The RAND Corporation conducted surveys of U.S. teachers and implementation of new standards as well as the instructional materials they are using. With a special focus on states with Standards Adopted from the Common Core (SACC), the report reveals that teachers are more likely to use materials aligned to the CCSS for math than they are for ELA. The authors believe this could be because teachers have a better understanding of the mathematics standards than they do ELA.
- More teachers from SACC states did not know when they would be expected to address their state standards compared with their counterparts in non-SACC states.
- Mathematics teachers in SACC states typically used materials developed or selected by their districts or themselves, with high percentages using published materials that have demonstrated alignment with CCSS.
- Most ELA teachers in SACC states also drew upon materials developed by themselves or their districts, although leveled readers were the most commonly used texts in ELA classrooms, especially at the elementary level.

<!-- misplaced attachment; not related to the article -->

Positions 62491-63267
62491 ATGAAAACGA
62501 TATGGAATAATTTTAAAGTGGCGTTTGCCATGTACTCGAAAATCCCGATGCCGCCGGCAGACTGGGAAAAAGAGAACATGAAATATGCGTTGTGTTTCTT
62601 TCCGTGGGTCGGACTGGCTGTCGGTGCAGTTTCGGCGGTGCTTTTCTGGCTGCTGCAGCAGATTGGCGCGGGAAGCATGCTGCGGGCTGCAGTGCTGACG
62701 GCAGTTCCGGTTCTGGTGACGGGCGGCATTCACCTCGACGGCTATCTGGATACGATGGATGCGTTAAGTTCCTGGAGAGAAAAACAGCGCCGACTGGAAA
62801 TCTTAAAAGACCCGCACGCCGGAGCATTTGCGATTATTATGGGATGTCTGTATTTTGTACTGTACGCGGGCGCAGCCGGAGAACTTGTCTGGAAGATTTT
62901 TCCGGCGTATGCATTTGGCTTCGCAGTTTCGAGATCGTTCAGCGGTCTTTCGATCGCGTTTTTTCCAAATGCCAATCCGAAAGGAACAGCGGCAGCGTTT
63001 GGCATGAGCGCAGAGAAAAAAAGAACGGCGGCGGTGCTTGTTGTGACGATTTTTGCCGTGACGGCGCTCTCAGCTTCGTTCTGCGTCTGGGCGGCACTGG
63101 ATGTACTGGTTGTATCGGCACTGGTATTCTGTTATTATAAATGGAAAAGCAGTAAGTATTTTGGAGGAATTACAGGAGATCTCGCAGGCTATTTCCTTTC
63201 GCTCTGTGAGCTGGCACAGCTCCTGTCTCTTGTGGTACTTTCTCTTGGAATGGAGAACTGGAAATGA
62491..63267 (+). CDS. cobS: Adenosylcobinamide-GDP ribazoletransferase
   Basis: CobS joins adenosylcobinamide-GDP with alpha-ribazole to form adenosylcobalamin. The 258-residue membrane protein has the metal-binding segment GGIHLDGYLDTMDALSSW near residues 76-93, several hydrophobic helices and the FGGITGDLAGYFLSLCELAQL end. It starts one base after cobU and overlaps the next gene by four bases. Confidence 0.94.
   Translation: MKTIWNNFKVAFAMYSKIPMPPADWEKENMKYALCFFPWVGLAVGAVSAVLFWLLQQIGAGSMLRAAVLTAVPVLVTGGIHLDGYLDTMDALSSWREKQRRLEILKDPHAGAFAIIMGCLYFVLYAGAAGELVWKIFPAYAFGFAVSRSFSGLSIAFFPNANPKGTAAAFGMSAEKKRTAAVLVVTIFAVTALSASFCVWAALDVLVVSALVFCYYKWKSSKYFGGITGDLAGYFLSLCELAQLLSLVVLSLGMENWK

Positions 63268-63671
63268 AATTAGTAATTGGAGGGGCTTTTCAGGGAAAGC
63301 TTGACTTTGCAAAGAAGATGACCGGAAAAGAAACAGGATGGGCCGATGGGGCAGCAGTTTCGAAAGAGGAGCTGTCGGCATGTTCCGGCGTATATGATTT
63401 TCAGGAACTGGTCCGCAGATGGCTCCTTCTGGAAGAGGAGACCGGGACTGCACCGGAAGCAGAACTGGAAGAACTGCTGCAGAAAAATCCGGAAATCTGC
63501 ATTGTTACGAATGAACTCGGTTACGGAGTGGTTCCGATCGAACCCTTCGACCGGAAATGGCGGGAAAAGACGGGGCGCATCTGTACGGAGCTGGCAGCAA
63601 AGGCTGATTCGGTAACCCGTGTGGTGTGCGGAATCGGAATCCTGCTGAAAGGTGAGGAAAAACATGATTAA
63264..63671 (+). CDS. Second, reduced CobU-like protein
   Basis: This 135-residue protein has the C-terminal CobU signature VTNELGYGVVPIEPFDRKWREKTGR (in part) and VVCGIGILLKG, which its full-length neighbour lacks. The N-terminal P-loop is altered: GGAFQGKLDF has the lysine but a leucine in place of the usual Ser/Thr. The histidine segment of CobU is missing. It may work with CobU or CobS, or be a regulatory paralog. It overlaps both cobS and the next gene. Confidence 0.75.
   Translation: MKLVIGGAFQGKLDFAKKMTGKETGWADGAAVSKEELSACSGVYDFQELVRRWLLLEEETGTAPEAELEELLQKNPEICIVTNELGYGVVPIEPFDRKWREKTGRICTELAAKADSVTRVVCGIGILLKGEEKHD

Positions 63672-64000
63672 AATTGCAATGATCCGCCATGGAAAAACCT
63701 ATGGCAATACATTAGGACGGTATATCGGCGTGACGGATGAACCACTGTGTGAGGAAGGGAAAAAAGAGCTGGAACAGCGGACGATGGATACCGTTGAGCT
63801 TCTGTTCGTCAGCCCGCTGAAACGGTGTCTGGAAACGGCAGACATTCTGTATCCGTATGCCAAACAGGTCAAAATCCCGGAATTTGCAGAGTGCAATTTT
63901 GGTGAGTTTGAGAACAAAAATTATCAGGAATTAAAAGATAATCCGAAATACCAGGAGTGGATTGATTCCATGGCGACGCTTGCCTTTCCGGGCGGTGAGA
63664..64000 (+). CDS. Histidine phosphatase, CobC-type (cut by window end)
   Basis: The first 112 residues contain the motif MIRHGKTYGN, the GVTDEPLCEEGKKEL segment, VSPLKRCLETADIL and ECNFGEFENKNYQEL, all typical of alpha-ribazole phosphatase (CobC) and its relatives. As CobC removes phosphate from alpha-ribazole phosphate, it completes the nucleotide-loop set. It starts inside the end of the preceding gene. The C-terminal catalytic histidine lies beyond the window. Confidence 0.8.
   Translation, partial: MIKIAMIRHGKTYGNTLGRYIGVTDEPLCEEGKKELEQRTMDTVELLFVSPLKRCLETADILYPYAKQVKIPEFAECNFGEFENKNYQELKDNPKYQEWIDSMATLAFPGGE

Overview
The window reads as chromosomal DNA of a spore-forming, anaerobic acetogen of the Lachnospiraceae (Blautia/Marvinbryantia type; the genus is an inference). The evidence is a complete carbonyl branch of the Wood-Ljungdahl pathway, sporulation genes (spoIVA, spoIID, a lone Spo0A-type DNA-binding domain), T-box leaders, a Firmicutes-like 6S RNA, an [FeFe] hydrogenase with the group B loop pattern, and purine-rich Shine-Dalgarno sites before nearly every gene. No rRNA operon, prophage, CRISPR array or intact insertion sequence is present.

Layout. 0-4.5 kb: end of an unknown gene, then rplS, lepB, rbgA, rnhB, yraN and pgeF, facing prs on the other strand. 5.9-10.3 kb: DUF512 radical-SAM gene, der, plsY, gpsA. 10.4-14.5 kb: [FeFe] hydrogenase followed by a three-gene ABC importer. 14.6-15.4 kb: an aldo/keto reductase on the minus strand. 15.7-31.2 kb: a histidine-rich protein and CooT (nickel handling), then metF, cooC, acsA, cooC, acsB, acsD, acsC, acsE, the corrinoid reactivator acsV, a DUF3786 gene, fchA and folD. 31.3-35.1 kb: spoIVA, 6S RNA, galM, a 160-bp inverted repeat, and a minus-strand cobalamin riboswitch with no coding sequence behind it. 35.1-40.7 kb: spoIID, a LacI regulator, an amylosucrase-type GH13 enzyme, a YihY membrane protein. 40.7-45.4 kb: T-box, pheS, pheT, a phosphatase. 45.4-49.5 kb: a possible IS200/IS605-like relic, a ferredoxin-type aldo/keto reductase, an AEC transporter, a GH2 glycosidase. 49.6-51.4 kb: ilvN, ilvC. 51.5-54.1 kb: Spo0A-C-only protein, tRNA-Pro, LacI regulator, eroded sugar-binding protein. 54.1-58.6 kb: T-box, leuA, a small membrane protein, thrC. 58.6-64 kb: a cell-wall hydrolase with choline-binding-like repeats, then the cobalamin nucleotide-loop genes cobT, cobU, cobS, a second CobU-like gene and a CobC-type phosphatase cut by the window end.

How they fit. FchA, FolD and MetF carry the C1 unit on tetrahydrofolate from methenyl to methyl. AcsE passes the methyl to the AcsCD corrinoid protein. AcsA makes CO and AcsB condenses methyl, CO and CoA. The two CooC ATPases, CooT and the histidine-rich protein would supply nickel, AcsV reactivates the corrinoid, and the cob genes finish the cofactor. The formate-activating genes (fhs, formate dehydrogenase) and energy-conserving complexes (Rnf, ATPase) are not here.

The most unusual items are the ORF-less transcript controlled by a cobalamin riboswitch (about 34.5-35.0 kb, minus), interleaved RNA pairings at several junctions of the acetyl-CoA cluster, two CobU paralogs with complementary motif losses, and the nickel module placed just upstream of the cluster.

- Elementary ELA teachers reported spending the majority of in-class and out-of-class reading time on leveled texts, written at students' individual reading levels, whereas secondary teachers reported more time spent on the same grade-level text.
- Teachers consult a variety of online resources for instruction with Google and Pinterest topping the list.
- Within SACC states, secondary teachers reported spending significantly more time developing their own materials compared with elementary teachers; 41 percent of elementary teachers in SACC states reported spending more than four hours a week on their own materials versus 51 percent of secondary teachers.
- The majority of self-developed materials are individual lessons and activities.
For more on the factors that influence teachers' selection and use of instructional materials related to state standards, readImplementation of K–12 State Standards for Mathematics and English Language Arts and Literacy, RAND Corporation (April 2016).